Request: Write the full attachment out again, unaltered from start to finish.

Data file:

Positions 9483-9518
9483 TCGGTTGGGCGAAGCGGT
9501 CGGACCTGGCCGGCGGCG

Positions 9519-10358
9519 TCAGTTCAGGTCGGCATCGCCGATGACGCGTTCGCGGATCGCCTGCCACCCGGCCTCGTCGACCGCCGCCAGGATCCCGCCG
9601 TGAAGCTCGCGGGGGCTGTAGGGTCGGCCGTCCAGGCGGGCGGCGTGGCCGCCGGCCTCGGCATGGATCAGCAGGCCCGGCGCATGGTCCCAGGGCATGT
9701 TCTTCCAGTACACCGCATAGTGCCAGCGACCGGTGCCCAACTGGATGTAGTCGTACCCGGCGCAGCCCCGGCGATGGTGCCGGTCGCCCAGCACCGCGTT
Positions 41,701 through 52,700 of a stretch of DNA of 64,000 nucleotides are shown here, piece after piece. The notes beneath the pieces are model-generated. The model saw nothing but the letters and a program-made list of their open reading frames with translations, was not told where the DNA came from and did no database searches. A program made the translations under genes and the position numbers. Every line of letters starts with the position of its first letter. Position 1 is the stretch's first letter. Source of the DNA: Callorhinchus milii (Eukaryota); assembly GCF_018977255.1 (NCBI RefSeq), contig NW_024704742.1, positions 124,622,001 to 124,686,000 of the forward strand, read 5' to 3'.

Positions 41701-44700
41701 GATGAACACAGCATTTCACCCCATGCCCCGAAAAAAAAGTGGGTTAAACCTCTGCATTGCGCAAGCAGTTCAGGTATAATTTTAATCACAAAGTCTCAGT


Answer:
Positions 9483-9518
9483 TCGGTTGGGCGAAGCGGT
9501 CGGACCTGGCCGGCGGCG

Positions 9519-10358
9519 TCAGTTCAGGTCGGCATCGCCGATGACGCGTTCGCGGATCGCCTGCCACCCGGCCTCGTCGACCGCCGCCAGGATCCCGCCG
9601 TGAAGCTCGCGGGGGCTGTAGGGTCGGCCGTCCAGGCGGGCGGCGTGGCCGCCGGCCTCGGCATGGATCAGCAGGCCCGGCGCATGGTCCCAGGGCATGT
9701 TCTTCCAGTACACCGCATAGTGCCAGCGACCGGTGCCCAACTGGATGTAGTCGTACCCGGCGCAGCCCCGGCGATGGTGCCGGTCGCCCAGCACCGCGTT
Positions 41,701 through 52,700 of a stretch of DNA of 64,000 nucleotides are shown here, piece after piece. The notes beneath the pieces are model-generated. The model saw nothing but the letters and a program-made list of their open reading frames with translations, was not told where the DNA came from and did no database searches. A program made the translations under genes and the position numbers. Every line of letters starts with the position of its first letter. Position 1 is the stretch's first letter. Source of the DNA: Callorhinchus milii (Eukaryota); assembly GCF_018977255.1 (NCBI RefSeq), contig NW_024704742.1, positions 124,622,001 to 124,686,000 of the forward strand, read 5' to 3'.

Positions 41701-44700
41701 GATGAACACAGCATTTCACCCCATGCCCCGAAAAAAAAGTGGGTTAAACCTCTGCATTGCGCAAGCAGTTCAGGTATAATTTTAATCACAAAGTCTCAGT